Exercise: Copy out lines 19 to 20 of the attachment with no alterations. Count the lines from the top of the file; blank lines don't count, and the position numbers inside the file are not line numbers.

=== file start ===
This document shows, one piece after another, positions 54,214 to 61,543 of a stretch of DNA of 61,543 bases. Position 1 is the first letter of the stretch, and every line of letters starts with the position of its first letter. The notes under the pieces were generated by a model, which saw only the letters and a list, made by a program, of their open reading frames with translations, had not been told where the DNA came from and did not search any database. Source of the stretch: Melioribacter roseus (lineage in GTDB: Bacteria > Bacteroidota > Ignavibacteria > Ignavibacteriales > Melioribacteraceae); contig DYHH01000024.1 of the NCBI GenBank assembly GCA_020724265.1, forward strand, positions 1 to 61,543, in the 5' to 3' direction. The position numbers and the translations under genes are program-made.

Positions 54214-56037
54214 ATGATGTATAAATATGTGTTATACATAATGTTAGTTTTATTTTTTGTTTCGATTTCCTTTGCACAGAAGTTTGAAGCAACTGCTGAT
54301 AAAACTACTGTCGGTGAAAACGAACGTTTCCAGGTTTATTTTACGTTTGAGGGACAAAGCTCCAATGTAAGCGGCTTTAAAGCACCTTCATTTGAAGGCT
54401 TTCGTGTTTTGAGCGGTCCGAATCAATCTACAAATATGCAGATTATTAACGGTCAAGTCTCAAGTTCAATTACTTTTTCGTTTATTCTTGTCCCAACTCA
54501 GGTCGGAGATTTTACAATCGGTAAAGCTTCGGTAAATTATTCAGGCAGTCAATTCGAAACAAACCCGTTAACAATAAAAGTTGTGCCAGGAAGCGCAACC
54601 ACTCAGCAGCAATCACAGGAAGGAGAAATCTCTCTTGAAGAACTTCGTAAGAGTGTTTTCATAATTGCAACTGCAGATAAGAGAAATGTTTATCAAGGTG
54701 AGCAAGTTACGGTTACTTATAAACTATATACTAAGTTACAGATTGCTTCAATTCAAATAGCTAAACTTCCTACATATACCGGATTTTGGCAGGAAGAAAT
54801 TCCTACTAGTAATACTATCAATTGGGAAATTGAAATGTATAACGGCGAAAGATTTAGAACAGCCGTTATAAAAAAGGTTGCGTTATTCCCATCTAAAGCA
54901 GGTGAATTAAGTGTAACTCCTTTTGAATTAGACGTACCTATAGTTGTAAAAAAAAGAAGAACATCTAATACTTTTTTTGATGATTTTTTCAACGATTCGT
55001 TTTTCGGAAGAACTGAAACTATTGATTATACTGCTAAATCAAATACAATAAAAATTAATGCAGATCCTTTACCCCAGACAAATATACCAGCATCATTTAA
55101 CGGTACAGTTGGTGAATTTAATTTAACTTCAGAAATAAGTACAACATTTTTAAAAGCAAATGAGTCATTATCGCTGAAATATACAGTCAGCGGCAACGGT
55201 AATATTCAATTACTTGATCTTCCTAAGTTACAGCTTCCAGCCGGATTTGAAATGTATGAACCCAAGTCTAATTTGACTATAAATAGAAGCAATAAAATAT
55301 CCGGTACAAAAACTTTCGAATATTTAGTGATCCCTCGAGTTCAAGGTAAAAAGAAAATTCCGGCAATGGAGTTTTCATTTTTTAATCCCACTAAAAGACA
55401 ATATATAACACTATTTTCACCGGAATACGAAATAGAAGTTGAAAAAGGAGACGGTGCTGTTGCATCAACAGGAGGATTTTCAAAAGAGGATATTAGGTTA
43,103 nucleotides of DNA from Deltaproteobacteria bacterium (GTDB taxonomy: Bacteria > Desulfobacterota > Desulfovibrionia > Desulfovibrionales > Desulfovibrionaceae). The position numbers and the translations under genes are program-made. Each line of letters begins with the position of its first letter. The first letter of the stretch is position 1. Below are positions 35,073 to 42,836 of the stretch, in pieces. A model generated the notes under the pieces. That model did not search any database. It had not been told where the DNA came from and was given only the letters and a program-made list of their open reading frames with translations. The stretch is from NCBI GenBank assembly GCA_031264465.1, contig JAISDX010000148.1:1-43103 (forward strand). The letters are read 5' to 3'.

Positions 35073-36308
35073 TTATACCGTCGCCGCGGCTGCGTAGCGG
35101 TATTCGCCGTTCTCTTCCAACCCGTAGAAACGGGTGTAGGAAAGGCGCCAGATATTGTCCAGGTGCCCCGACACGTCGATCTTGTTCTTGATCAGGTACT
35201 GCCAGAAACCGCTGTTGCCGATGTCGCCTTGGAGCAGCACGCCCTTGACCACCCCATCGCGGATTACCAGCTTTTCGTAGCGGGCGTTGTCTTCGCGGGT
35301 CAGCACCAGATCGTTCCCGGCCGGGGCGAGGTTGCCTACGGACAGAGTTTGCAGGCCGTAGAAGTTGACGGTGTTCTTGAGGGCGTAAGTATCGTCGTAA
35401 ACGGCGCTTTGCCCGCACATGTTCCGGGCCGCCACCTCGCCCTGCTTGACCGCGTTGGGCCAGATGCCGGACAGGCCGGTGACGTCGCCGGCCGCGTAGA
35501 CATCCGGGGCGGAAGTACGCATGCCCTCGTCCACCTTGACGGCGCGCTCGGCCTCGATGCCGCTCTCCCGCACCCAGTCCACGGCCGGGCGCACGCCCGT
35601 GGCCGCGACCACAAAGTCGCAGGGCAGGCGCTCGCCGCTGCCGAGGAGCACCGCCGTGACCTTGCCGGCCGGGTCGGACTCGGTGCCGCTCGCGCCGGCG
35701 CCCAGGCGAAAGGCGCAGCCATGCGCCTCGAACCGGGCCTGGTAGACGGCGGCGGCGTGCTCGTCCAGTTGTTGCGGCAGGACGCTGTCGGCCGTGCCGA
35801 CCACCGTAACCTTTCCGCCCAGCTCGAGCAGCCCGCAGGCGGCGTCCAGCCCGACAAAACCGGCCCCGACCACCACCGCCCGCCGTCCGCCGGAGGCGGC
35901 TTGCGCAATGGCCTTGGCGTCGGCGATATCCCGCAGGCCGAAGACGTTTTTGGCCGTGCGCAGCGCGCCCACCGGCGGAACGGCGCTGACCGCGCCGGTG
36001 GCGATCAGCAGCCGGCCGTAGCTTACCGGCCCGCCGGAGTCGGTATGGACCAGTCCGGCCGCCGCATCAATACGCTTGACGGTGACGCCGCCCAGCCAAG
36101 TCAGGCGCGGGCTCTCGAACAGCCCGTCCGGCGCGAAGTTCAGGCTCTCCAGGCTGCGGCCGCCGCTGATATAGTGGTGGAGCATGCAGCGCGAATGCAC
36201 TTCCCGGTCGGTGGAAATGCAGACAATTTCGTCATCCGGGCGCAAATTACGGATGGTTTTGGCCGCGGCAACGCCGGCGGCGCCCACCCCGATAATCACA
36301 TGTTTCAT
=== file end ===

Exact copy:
35101 TATTCGCCGTTCTCTTCCAACCCGTAGAAACGGGTGTAGGAAAGGCGCCAGATATTGTCCAGGTGCCCCGACACGTCGATCTTGTTCTTGATCAGGTACT
35201 GCCAGAAACCGCTGTTGCCGATGTCGCCTTGGAGCAGCACGCCCTTGACCACCCCATCGCGGATTACCAGCTTTTCGTAGCGGGCGTTGTCTTCGCGGGT